- Karewas are ancient tablelands of the Kashmir Valley. Their soft soils are key to the region’s agricultural prowess in saffron, apples and almonds.
- Rich in fossils, karewas also hold clues to studying past environments.
- The karewas are imperilled by rapid urbanisation and illegal extractive land uses. Karewa soils now line the base of highways or railway tracks and karewa sites are being converted to commercial residential areas.
In the vast saffron-growing land of Pampore, a national highway (NH44) cuts through the middle. Ishfaq Ahmad, a saffron grower, is pondering the future of this land. His eyes are glued to the green twigs coming out of saffron beds. He misses the festive charm that once was a common sight in these vast karewa tablelands.
The soft soils of the karewas sustain Kashmir Valley’s agriculture – Kashmir’s iconic saffron, apples and almonds. These ancient plateaus are also home to fossils of megabeasts and plants that thrived in the region and are clues to Earth’s past. But these ancient formations are now caught in the throes of rapid urbanisation, unplanned development and extractive land use.
Formed around four million years ago, karewas (or wudur), as Indian paleontologist/paleobotanist Birbal Sahni described it in a 1936 article, are “more or less flat terraces or tablelands which cover a great part of the Kashmir Valley, especially on the left bank of the Jhelum.”
Karewas are alluvial deposits of different soil and sediments such as sand, clay, silt, shale, mud, lignite and loess. Geologist Godwin-Austen first used the term karewas in the year 1859. The karewas of Kashmir occupy nearly an area of 2500 square kilometres, spread across the Valley.
“Karewas are soft sediments. Normally, they consist of clay and sand. However, some beds may also contain boulders, prints of volcanic ash and coal in some places. The rest of the lithology of Kashmir consists of hard rocks and are identifiable to the naked eye,” says scientist Rayees Ahmad Shah on the difference between karewas and typical mountain ranges of the Valley. Shah works on processes and mechanisms that shape landscapes and geohazards in mountain environments.
Karewas for livelihood
“Karewas also have a significant importance in the economy of the Valley,” says Sringar-based activist Raja Muzaffar Bhat. Born and brought up in Budgam, Bhat calls karewas his “second home.”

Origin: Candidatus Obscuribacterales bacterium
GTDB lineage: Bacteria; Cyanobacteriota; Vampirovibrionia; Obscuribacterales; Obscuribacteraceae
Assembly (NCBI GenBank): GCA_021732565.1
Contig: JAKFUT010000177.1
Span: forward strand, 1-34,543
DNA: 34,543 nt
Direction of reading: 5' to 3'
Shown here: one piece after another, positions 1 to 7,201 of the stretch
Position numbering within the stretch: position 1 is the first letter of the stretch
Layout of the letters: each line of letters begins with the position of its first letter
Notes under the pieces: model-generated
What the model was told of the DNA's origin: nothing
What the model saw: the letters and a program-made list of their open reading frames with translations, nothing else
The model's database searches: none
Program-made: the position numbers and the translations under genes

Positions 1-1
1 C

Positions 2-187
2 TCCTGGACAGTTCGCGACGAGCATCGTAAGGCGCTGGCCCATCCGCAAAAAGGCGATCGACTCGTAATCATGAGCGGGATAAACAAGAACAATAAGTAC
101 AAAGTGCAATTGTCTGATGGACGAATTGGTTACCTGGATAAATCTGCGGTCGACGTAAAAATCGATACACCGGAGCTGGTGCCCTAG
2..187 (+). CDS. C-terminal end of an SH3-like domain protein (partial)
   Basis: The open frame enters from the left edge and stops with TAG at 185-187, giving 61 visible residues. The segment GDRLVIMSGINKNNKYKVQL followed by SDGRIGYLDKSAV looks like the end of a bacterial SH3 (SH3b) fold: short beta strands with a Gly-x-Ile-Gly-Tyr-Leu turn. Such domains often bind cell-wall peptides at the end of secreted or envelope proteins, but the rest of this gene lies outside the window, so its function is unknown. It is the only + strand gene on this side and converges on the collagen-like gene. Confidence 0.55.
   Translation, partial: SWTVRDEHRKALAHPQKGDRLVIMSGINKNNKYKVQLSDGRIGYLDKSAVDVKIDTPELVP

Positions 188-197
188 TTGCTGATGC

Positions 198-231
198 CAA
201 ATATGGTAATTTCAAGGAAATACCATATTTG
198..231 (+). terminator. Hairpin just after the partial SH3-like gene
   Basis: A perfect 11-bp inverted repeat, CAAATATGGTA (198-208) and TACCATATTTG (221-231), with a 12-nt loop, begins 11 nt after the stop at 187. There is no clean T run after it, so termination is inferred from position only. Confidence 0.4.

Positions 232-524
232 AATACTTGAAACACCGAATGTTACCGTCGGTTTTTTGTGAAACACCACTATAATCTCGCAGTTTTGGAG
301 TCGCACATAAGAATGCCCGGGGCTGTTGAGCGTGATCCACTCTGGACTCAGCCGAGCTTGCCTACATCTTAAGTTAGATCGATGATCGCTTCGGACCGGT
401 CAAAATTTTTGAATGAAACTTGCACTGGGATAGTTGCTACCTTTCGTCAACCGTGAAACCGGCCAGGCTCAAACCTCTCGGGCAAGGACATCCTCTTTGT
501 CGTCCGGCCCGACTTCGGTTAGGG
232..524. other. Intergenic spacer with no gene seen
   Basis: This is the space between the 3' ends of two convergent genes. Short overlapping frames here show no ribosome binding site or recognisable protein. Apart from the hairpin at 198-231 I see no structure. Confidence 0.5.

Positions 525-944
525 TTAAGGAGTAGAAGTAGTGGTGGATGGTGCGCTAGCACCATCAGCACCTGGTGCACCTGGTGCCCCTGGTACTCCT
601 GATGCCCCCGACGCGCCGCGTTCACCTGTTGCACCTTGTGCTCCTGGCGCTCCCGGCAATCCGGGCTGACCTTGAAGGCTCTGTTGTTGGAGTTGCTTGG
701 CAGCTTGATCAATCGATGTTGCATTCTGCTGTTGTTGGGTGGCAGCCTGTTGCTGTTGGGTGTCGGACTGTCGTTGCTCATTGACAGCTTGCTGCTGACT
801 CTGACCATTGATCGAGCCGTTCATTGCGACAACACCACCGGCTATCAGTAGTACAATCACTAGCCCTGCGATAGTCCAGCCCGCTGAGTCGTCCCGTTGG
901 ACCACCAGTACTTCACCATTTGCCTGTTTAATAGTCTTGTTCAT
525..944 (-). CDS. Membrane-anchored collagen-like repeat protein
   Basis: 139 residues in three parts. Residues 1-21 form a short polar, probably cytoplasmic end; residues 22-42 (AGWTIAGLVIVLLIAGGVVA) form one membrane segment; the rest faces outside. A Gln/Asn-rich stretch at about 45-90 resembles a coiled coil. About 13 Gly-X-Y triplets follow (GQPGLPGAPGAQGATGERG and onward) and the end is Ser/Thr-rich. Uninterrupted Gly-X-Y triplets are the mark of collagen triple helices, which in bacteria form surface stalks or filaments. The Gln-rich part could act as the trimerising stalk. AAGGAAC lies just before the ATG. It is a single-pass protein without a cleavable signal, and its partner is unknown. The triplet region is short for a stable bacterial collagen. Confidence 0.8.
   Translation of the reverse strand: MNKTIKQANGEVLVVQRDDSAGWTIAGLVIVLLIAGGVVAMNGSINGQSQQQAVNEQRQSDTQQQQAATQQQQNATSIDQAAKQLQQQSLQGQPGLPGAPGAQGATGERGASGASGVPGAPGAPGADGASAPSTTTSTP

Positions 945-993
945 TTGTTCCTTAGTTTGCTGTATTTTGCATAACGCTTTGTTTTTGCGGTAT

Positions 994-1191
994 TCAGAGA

“This land, dotted with almond and walnut trees, makes up 80% of the Budgam district,” Muzaffar says while looking at an almond orchard. “With these patches of land getting depleted, cultivation of cash crops such as saffron in the Valley has been affected,” Bhat says.
According to Shah, the upper layer, or the Dilpur formation of karewas is very fertile. It consists of loess sediments, largely composed of silt-sized grains and are highly porous. The softness of this soil makes it ideal for agricultural activities. “The saffron corm remains dormant for many months. For that period of time, it needs a limited amount of moisture. So, the moisture-retaining quality of this formation makes it ideal for saffron farming,” says Shah.
Shah looks at karewas from a different perspective. “For me, karewas are like open books. They came up millions of years ago. They are an asset to the scientific community as they contain data of millions of years.” The karewas beds can help study the climatic condition of the period they were formed. Moreover, the faults and folds of karewas are important to know about the tectonic activities that happened in the Valley. “Karewas are our geological treasures that need to be studied properly.”
Shah laments the lack of public knowledge on karewas. “Hardly one percent of the population of the Valley knows about them and their importance. There are very few studies about karewas.”
For the locals of Pampore area of Kashmir, karewas are a livelihood asset. In the chilly autumn mornings, farmers of this area go to their karewa fields to plough the land and prepare it for saffron cultivation. However, according to farmer Ishfaq Ahmad, saffron farming has seen a drastic downfall, with land use change as one of the reasons.
“The conversion of karewas into residential spaces has very much affected our saffron growing capacity,” he says. Bhat adds, “If we continue to lose karewas, it will have a major impact on our economy.”
Threats to karewas
From 2015 to 2016, Shah visited karewas in Nagbal area of Ganderbal district. After preliminary research, it was found that the site contained data that was studied to determine the climate of the last 65,000 years of the Valley.
But “nobody can go to that site again or even see it” because of ‘illegal’ mining, Shah says.
Bhat also corroborates illegal and unregulated mining as one of the major threats to the karewas. “Earlier, the soft soil was used by local potters to make different types of pottery. However, after the induction of demolition machinery by illegal miners, the once-marvelous looking karewas look bombarded now,” laments Bhat.
“From construction to filling of lowlands or setting the base of highways, karewas are being mined tirelessly without keeping in view their importance,” he adds.
Queries sent to the District Collector’s Office, Budgam, regarding the mining of karewas remain unanswered at the time of publishing.